- The Programme
- Why We Exist
- About Us
- Get Involved
Alex Kelly was 21 when he started teaching at Highbury Grove School on the Teach First scheme. The inspiration for The Access Project came in his second year of teaching: he was given one particularly bright group of 12-year-olds and realised that their prospects of winning a place at a top university were low, despite the fact that they clearly had the potential to succeed.
One of the reasons often given for the gap between rich and poor in university admissions is aspiration. But Alex noticed that aspiration was not the issue – students were aware of what a good career might be, or which universities are seen as “the best”. The problem was that they weren’t making the grades to get into these institutions.
The Access Project began when, in an effort to remedy this situation, Alex convinced his friends in City jobs to sign up as volunteer one-to-one tutors. The idea was that the tutorials would be a ‘teaching aid for teachers’ – supporting teachers in their efforts to help the students get excellent grades. It started as a small venture, but snowballed in popularity as more students wanted a tutor, and volunteers’ colleagues started approaching us to volunteer.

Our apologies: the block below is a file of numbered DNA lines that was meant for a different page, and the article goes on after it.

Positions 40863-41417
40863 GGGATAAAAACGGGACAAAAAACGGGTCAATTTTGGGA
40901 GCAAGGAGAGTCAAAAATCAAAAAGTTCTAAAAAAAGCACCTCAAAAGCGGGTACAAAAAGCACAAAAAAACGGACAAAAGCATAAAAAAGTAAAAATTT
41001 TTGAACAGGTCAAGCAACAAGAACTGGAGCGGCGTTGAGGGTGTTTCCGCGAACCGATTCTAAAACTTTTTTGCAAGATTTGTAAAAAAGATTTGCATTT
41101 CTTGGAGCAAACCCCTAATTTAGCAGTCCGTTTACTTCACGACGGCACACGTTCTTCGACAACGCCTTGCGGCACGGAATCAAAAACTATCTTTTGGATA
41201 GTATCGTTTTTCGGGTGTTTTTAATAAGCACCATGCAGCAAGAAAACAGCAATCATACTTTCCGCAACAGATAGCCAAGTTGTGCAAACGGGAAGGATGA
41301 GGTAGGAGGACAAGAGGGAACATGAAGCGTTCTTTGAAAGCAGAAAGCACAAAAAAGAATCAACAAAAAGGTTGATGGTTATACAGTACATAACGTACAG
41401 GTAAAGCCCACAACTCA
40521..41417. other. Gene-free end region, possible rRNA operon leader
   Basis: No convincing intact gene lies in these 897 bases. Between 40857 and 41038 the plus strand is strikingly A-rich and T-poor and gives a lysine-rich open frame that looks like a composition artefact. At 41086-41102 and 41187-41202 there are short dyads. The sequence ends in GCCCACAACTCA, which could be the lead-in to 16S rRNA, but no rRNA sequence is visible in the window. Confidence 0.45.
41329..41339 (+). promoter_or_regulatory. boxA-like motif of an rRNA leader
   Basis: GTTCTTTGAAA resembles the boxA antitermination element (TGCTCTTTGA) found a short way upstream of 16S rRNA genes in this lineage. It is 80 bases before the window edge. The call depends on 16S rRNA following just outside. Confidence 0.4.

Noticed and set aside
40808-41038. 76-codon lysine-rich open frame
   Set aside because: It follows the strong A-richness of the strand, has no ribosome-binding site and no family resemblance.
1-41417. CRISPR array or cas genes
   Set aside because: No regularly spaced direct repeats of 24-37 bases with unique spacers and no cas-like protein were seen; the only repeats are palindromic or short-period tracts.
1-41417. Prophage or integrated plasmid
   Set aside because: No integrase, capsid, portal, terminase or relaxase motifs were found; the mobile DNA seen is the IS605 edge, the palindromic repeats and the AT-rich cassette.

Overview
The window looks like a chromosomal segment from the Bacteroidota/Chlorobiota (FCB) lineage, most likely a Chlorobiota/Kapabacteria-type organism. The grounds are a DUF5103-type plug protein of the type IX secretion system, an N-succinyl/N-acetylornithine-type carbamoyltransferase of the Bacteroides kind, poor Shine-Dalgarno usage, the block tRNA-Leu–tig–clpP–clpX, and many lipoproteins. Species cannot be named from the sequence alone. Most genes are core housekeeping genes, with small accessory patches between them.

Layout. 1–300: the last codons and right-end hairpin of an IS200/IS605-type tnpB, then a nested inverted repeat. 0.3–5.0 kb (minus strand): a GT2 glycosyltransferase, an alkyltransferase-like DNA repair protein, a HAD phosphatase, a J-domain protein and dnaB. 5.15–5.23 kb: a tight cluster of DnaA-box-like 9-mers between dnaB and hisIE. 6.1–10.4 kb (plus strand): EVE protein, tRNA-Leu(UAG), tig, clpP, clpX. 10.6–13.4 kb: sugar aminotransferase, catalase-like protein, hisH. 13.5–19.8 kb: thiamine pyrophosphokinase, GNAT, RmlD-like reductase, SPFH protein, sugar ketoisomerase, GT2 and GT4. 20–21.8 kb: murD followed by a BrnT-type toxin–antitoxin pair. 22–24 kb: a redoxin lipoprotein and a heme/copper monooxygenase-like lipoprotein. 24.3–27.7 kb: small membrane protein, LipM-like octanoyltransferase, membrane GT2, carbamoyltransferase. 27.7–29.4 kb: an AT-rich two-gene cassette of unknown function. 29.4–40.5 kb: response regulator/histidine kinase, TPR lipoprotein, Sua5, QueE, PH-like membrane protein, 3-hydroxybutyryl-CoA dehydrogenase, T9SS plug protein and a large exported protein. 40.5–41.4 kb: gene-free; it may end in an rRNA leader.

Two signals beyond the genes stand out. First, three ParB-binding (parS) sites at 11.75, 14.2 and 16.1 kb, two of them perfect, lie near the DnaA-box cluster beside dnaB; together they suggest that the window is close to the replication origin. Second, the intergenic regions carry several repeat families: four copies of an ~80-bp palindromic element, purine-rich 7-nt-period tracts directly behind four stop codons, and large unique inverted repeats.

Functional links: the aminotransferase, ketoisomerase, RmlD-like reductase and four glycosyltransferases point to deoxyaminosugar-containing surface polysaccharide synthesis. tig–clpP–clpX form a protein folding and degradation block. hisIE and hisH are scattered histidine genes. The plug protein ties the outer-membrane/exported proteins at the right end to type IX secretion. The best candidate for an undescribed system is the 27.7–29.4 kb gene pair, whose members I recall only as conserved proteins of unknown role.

Andrew Berwick took over as Director of The Access Project in 2013, overseeing the expansion to schools in London and Birmingham.
We promote a culture of excellence, improvement and innovation - we are always looking to improve our programme to achieve the best outcomes for students.
As of 2017 we work in 21 schools and with more than 900 students across London and the West Midlands. We are committed to a national impact - our vision is to engage with every student that needs our support.
"Every time I tutor Brook, it is the best thing I do with my week."
"The Access Project is allowing me to realise my dream of attending a Russell Group university"